An intervention is when a group of friends and family of a person with a drug or alcohol abuse problem confronts the addicted individual to try to convince them to enter addiction treatment.
Interventions occur in a non-confrontational setting, where friends and family members express their feelings about how the person’s addictive behavior is affecting them and everyone around them negatively.
But how do you know when a loved one or even you might need an intervention?
Look out for these signs:
- Significant Increase in Drug or Alcohol Tolerance
If you or a loved one needs increasingly higher amounts of drugs or alcohol to get high or drunk, it may be a sign that there is a need for an intervention. This might not always be obvious; it could be a matter of someone taking prescription painkillers more often than they used to or drinking a few more beers each day than they did before.
It’s important to take note of any changes in consumption behavior when you are trying to decide if an addiction intervention is in order.
- When someone increases the quantity of drugs or alcohol they are consuming on a regular basis, it’s because the body is building up a tolerance.
- If the person seeks to continue getting drunk or high by consuming more, rather than taking a break or reducing consumption, it can be a sign of addiction.
- This can be especially dangerous because it could be leading up to an overdose.
- Changes in Behavior and Behavior Meant to Hide Substance Use
When an individual is acting strangely and you know they are also consuming drugs or alcohol regularly, it could be a sign that they have become addicted and are abusing substances.
For example, if someone goes out at odd hours of the night with no explanation or has strange explanations for where they are going, it might be because of substance use they are trying to hide.
Keep an eye out for any such sudden changes in behavior in someone you are concerned about.
Another warning sign is if someone is hiding their drug or alcohol use in plain sight. For instance, if they keep a bottle of booze in their room and you know they are drinking from it secretly or they deny taking a pill that you just saw them pop.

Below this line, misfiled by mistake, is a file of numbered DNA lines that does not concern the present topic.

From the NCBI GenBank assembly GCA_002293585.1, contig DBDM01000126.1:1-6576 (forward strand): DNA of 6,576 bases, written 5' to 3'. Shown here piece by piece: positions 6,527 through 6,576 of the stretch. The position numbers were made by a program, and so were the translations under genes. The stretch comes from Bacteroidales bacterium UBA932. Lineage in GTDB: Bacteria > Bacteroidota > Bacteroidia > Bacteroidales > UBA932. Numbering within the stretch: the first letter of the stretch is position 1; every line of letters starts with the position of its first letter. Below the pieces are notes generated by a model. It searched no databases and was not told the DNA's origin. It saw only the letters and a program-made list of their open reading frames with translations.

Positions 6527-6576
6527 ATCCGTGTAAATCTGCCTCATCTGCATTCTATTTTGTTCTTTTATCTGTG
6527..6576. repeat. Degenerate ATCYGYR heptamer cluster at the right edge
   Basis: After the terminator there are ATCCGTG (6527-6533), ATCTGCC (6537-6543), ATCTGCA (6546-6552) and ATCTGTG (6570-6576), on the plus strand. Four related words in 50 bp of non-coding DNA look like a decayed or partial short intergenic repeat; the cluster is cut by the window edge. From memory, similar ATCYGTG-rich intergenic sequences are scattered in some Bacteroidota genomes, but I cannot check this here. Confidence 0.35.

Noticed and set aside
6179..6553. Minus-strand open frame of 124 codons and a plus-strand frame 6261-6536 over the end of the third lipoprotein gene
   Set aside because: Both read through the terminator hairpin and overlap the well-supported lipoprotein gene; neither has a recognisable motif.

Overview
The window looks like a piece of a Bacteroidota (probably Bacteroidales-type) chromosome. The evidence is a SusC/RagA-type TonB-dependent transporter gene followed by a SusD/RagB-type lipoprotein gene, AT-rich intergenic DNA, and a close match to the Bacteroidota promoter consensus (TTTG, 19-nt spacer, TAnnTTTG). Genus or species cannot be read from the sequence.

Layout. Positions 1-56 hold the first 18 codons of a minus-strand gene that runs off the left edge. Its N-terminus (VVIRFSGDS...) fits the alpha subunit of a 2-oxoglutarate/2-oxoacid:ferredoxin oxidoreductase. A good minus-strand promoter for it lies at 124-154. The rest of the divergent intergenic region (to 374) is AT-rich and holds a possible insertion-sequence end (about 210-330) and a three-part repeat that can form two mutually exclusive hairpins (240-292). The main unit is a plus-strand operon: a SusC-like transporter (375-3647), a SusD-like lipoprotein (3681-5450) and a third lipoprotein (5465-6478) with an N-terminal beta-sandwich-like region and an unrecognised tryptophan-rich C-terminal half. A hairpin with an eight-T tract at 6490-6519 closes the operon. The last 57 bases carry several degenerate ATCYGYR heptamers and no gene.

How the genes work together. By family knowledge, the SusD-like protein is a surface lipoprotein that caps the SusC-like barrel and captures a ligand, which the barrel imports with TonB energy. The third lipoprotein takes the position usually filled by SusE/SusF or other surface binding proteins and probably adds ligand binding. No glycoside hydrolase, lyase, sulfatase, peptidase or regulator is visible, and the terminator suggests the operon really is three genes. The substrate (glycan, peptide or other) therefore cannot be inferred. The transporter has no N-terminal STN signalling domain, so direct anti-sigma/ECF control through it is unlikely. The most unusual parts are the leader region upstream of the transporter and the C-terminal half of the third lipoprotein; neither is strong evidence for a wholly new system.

Changes in behavior can even manifest in a person’s appearance. If they suddenly don’t seem to be taking care of their hygiene or worrying about how they dress, it can mean their addiction is spiraling.
- Barely Scraping by Financially
Drug and alcohol addiction is expensive.
If you have an income, yet you’re somehow just barely making ends meet because of how much money you’re spending on substances, you need an intervention. The same goes for if you notice sudden lifestyle changes in a loved one. If they used to have plenty of money, but now it seems like they have none, it’s a warning sign.
When it gets really bad, an addicted individual is likely to lose their job and start struggling even more financially.
This can result in that person beginning to sell or pawn their possessions or borrowing money from friends and family to pay for their addiction. These types of actions are a definite sign that someone’s addiction has spun out of control.
- Failure to Meet Responsibilities and Dangerous Behavior
Basic responsibilities include things like showing up to work, picking up kids, taking care of pets, and even household chores. When a person begins to shun their day-to-day duties, it’s a sign that they might need an intervention.
In addition to that, keep an eye out for dangerous behavior that could either cause harm to the individual or others around them, such as impaired driving.
Another type of dangerous behavior and lack of responsibility to look out for are legal problems related to substance use and abuse. If you or a loved one has been arrested for something like drug possession or drunk driving, it’s often a sign of a bigger problem. This is especially true if it’s not just a one-time incident and if the individual does not change their behavior and usage patterns after the event.
- Loss of Memory and Overall Mental Capacity
If a person starts to forget things because of their drug or alcohol use, it’s a sign that their usage is starting to affect their mental capacity.
Especially take note of whether an individual forgets negative behavior that occurs when they are under the influence. For example, if they are physically or verbally abusive to friends or family members.
They also may appear to be in a daze and seem slow to respond or lost in conversation.
How to Intervene with an Addict
Step 1: Planning
When you’ve determined that someone you care about is an addict and want to intervene, the next step is planning the intervention.
- Remember that a successful intervention should be non-confrontational and held in a neutral location with only friends and family members.
- To plan the intervention, you should first meet with everyone involved to discuss roles and what the goal of each participant will be during the meeting.
Step 2: Hold the Intervention as a Surprise
After you’ve planned out the roles and responsibilities of each participant, the next step is to hold the intervention in a surprising manner.
- Get everyone together in one place and then have the addicted individual arrive without knowing what is going on. It’s now time for everyone to begin expressing their feelings and concern for the addict to try and motivate them to seek treatment.
- It’s important to remember that, no matter what, the final decision about treatment is the addict’s.
If you aren’t sure how to plan or carry out an intervention yourself, you can consult with one of our intervention specialists. We have a rapid response team that can be on your doorstep in 24-48 hours to offer our expertise. When someone requires an intervention, don’t wait until the problem gets even worse to help them to get better.